China's Growth Sputters
Fresh data out of China showed that factory output missed expectations, supporting the view that China's economic growth may dip below 7% for the first time since the global recession. Infrastructure investment also fell, leading many experts to believe that China's central government may be forced to roll out new measures to boost economic growth.
All Eyes on the Fed
This week, the eyes of the world will be on the Federal Reserve as the Open Market Committee votes on whether to raise interest rates for the first time in nearly a decade. The FOMC meets Wednesday and Thursday and will issue their official statement Thursday afternoon. The most recent Wall Street Journal survey of private economists shows that experts are split. Last month, a whopping 82% of economists thought that the Fed would pull the trigger this week; now, just 46% think the Fed will act this month.
There are strong arguments to make on both sides of the issues. On the pro-rate-hike side are the opinions that too much easy money may fuel asset bubbles. Near-zero-rates also leave the Fed without ammunition in the event of another downturn.
On the hold-rates-steady side is the opinion that recent market volatility and ongoing concerns about global economic growth could spark another spate of selling if the Fed moves to raise rates now.
Realistically, if the Fed moves this week to raise rates, they will likely announce a quarter-point raise to target interest rates in the 0.25%-0.50% range. How will markets react to a rate decision? It's hard to say. Investors might view an increase as a vote of confidence in the economy and rally. Alternately, sentiment might sour on fears of a new economic downturn.
With all the focus for the past six months on the Fed raising rates, it is finally down to the wire whether they're going to do something this week or not. As I have discussed previously, the longer they wait to raise the rates on the Fed funds, the more risk that will come into the markets. While a move this week could have a stabilizing effect for the short-term, longer-term the market still will be under pressure.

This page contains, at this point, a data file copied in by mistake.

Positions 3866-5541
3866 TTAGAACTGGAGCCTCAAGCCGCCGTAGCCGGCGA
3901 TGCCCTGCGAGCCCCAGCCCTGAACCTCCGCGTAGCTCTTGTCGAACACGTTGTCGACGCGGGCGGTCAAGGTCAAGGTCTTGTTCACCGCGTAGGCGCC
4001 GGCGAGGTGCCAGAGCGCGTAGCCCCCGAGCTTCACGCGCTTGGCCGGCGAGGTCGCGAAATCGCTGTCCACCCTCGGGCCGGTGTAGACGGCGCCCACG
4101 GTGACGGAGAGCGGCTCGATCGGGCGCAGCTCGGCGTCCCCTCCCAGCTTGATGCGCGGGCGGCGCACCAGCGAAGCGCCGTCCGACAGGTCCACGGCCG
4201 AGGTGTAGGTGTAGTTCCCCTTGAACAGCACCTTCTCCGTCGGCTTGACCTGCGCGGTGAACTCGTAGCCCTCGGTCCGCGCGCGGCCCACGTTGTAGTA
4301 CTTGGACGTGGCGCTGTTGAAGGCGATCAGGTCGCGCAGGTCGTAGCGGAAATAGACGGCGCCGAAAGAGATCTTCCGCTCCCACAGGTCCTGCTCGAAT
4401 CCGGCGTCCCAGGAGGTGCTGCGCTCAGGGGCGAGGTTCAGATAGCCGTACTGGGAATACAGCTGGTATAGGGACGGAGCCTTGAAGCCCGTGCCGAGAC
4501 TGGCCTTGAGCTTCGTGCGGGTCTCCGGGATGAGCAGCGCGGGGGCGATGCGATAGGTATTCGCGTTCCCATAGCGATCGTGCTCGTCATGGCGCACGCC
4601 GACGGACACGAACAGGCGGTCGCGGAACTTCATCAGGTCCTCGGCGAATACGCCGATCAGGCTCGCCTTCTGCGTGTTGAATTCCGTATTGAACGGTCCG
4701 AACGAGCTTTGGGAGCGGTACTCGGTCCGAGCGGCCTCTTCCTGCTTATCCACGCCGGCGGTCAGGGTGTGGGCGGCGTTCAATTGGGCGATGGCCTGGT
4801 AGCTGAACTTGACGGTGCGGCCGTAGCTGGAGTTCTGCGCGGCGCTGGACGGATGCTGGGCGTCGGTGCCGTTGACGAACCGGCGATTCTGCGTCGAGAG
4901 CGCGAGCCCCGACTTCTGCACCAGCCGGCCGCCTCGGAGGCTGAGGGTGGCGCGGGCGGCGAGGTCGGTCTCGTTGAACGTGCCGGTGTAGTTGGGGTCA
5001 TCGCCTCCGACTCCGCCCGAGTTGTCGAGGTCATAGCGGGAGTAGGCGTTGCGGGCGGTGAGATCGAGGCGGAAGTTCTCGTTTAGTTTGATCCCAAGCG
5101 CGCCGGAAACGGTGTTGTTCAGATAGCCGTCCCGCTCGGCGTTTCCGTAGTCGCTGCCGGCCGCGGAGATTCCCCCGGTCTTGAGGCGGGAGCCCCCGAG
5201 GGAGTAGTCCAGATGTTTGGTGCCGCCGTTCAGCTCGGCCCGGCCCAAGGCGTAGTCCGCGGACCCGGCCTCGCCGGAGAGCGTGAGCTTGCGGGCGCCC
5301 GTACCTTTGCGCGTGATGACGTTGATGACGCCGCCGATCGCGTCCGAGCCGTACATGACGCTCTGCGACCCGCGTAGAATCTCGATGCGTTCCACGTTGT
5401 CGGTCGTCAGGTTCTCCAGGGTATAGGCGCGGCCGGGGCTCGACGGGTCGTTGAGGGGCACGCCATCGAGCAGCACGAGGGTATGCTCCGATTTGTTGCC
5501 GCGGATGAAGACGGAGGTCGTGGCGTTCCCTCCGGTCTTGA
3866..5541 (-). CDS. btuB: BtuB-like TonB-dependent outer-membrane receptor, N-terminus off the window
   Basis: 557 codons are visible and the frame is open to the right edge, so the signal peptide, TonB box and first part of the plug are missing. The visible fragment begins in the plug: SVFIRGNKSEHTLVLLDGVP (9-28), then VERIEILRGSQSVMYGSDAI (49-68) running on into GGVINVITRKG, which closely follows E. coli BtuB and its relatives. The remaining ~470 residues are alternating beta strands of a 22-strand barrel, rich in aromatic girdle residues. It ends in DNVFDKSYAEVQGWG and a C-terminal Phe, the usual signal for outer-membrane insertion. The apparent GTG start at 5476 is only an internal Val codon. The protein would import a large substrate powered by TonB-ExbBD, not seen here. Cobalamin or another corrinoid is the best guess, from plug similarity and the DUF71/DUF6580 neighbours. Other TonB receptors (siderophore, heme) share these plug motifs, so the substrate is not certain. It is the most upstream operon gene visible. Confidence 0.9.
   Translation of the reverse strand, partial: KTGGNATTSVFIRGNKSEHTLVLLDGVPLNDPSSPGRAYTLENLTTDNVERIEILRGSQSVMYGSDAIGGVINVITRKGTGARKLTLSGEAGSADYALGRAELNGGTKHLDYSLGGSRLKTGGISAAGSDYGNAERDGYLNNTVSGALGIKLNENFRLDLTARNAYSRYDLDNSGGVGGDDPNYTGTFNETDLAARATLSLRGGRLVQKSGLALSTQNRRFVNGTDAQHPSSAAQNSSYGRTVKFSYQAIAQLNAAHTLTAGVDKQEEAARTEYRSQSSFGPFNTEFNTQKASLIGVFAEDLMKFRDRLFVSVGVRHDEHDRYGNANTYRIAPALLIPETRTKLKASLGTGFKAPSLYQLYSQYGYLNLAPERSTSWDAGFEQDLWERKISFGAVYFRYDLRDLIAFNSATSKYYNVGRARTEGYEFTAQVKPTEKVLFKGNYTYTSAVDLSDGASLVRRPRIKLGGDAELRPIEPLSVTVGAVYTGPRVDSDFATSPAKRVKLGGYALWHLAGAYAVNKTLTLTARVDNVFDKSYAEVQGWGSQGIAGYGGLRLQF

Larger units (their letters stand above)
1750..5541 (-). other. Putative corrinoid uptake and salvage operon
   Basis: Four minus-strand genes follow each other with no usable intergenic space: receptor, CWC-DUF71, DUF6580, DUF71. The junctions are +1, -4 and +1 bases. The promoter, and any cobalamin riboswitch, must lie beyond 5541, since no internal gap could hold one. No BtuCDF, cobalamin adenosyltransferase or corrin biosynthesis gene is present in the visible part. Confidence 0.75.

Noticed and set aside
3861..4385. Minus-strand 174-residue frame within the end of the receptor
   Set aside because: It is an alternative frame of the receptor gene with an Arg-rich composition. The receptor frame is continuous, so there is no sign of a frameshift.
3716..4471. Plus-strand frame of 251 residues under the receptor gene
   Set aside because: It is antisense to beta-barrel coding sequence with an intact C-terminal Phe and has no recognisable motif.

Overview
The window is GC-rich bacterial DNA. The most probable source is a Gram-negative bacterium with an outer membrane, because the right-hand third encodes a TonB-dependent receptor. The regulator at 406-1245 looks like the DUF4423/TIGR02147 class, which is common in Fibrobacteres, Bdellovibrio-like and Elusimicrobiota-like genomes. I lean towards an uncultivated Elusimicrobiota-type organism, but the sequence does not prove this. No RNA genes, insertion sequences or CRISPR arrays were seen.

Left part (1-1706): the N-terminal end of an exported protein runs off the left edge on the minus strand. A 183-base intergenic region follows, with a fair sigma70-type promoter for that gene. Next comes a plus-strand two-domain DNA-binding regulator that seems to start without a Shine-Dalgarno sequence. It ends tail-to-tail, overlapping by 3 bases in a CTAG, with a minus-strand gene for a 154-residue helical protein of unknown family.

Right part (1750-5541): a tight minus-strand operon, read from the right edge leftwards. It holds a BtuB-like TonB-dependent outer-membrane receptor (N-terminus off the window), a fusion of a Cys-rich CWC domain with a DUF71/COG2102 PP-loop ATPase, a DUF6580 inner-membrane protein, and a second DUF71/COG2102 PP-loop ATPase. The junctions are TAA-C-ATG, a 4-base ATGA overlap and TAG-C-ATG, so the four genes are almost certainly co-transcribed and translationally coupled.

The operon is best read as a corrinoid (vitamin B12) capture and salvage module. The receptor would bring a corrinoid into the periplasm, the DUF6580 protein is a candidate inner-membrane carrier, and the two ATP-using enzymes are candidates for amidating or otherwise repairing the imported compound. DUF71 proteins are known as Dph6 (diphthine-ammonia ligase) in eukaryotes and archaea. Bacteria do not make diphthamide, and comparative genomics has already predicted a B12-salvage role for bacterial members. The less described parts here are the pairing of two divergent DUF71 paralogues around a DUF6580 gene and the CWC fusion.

As I have discussed several times over the last week, we now have a secular downtrend as well as an intermediate downtrend with an upside ceiling on the market between the 2040/2060 levels on the S&P500. A failure to get above 1993.50 will suggest that the market will decline substantially over the next several weeks. The technical targets to the downside are for minimum move to 1780/1757. The intermediate levels to the downside suggests we could go to 1666/1610 over the next 8 to 14 weeks.
If we do trade up to the 2040/2060 levels, this will represent the right shoulder of the pattern suggesting the next move will be a minimum to the targets mentioned earlier at the 1780/1757 levels. There is still a 60% probability that the market will move below the 1867 lows made three weeks ago. Also there is a 60% probability that the lows at 1820 of the October lows of last year's will be penetrated.
As always, we're keeping an eye on the situation and will update you as necessary.
Tuesday: Retail Sales, Empire State Mfg. Survey, Industrial Production, Business Inventories
Wednesday: Consumer Price Index, Housing Market Index, EIA Petroleum Status Report, Treasury International Capital
Thursday: Housing Starts, Jobless Claims, Philadelphia Fed Business Outlook Survey, FOMC Meeting Announcement, FOMC Forecasts, Fed Chair Press Conference